Last week David Kwiatkowski was charged with causing the outbreak. Kwiatkowski, 33, is a former technician at Exeter Hospital who was charged last week in connection with the hepatitis C outbreak that has infected at least 30 Exeter Hospital patients, prompting an investigation in multiple states where he worked.
In a statement, Exeter Hospital said Kwiatkowski’s access to the operating areas and ICU were limited.
“The OR and ICU are two areas that Kwiatkowski visited occasionally as part of his routine duties to transport patients but was not involved with procedures or patient care. Unlike previous testing that was managed by Exeter Hospital, this testing will be conducted by the DPHS (Division of Public Health Services) and will be announcing details later today,” the statement said.
The hospital emphasized that there is an “extremely small chance” that anyone treated in these areas will be found to have been infected with the hepatitis C linked to Kwiatkowski and the cardiac catheterization lab.
The hospital then went on to credit itself for its “speedy reporting of this threat to the appropriate state officials” leading to Kwiatkowski’s arrest and criticized other hospitals that Kwiatkowski worked at for not doing so sooner.
“We are saddened that those who reportedly discovered Kwiatkowski’s alleged drug diversion activities at other hospitals apparently failed to report them to law enforcement officials,” the statement said. “This inaction allegedly resulted in Kwiatkowski being able to secure employment in other hospitals around the country, including Exeter Hospital, resulting in this hepatitis C outbreak that has touched thousands of individuals across the New Hampshire Seacoast and beyond.”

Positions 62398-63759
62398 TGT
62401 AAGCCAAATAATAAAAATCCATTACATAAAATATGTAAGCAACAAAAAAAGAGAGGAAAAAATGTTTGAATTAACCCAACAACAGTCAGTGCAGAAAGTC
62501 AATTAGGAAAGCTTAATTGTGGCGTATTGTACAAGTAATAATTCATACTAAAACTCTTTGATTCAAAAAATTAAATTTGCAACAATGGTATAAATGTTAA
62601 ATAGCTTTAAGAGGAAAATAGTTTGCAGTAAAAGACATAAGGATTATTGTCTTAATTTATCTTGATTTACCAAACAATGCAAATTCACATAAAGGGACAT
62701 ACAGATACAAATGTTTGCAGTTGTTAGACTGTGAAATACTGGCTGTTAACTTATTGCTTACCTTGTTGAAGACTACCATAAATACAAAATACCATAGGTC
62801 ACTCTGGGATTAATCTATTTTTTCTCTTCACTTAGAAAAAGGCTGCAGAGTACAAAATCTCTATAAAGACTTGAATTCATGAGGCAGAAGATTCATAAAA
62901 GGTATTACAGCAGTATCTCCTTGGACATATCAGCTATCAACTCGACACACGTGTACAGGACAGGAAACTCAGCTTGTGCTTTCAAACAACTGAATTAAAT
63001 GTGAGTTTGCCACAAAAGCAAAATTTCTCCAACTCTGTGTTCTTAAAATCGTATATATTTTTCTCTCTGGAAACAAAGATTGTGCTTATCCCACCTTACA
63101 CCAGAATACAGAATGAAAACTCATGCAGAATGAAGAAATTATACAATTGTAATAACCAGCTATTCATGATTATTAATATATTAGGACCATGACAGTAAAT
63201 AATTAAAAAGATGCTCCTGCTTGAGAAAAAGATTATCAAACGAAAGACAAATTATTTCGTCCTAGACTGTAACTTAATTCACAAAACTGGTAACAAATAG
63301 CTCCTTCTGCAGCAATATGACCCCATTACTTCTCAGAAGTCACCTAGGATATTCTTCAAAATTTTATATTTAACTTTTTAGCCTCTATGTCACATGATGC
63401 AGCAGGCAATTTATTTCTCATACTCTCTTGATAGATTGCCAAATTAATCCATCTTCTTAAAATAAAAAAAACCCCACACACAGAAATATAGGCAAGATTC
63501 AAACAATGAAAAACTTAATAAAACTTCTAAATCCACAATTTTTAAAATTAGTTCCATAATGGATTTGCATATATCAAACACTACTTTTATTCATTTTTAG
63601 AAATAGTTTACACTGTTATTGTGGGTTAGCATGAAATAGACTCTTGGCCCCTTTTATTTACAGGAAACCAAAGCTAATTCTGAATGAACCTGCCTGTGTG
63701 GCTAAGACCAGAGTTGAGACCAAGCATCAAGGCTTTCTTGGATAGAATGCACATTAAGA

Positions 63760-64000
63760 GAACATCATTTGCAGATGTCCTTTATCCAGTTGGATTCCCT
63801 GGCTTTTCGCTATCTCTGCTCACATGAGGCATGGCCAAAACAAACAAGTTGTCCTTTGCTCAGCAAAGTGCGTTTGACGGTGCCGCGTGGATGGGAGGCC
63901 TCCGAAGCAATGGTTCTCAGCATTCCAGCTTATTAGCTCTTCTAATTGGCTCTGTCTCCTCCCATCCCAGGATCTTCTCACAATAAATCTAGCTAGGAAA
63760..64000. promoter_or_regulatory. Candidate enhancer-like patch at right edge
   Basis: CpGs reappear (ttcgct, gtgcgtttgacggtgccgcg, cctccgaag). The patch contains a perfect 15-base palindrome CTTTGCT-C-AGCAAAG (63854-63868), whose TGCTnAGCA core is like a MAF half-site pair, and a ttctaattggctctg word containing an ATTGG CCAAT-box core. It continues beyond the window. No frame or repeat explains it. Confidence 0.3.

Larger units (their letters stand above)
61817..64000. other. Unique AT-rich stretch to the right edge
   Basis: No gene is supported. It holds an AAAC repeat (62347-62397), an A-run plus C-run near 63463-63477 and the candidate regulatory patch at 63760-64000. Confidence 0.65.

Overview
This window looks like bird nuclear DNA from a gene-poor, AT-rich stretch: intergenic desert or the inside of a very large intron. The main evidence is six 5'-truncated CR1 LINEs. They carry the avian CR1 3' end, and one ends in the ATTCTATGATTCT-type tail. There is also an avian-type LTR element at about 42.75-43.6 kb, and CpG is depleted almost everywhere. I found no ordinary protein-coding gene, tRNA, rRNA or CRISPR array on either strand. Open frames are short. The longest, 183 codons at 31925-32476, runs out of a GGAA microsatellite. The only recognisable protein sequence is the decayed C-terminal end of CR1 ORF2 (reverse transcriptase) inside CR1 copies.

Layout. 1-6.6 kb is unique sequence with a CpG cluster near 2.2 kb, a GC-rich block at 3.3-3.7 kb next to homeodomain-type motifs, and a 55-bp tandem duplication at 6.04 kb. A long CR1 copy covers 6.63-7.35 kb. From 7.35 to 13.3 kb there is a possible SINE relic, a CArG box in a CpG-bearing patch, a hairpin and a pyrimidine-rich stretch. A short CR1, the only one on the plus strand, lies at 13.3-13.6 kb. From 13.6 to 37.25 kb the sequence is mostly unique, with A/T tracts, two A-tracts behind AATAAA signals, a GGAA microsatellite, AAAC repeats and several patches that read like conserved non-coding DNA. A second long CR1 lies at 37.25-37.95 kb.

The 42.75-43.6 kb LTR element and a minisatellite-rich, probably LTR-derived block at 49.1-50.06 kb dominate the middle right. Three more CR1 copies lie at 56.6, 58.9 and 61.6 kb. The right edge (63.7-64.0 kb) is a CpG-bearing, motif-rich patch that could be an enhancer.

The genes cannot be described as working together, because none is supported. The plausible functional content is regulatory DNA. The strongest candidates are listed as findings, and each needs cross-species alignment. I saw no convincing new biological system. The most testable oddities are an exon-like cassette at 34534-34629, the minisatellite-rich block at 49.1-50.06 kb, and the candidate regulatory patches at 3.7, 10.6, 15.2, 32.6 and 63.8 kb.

Kwiatkowski worked at multiple hospitals across the country as a traveling technician and in 2008 was spotted lifting his shirt and dropping a syringe down his pants at the hospital he worked for at the time, according to a federal affidavit released last week. Three empty syringes bearing Fentanyl labels were found on him during a search, the affidavit said.
Authorities have said they are in contact with eight states where Kwiatkowski previously worked. States that have confirmed their involvement in the multi-state investigation into Kwiatkowski include New York, Maryland, Michigan, Kansas, Georgia and Arizona.
Attorneys that have been involved in the early lawsuits against Exeter Hospital say Tuesday’s announcement about the expanded testing open the hospital up to additional lawsuits.
“I’m already getting phone calls from clients that were at the hospital during that time frame,” said Portsmouth Attorney Michael Rainboth, who is representing four hepatitis C victims that have already filed suit.
Concord-based attorney Peter McGrath, who has filed for a class-action lawsuit against the hospital, said he expects there to be additional legal action from the 6,000 new patients that need to be tested.
“They all have a claim for infliction of emotional distress and negligence because they’re going to suffer pain and emotional distress as a result,” he said.
McGrath said his potential class-action lawsuit has grown to 92 people, which include people who have tested positive, negative or are awaiting their results. The suit has added Triage Staffing, Inc. of Omaha, Neb, the employment firm that placed Kwiatkowski at Exeter Hospital’s cardiac catheterization laboratory in March 2011, as a defendant in the case.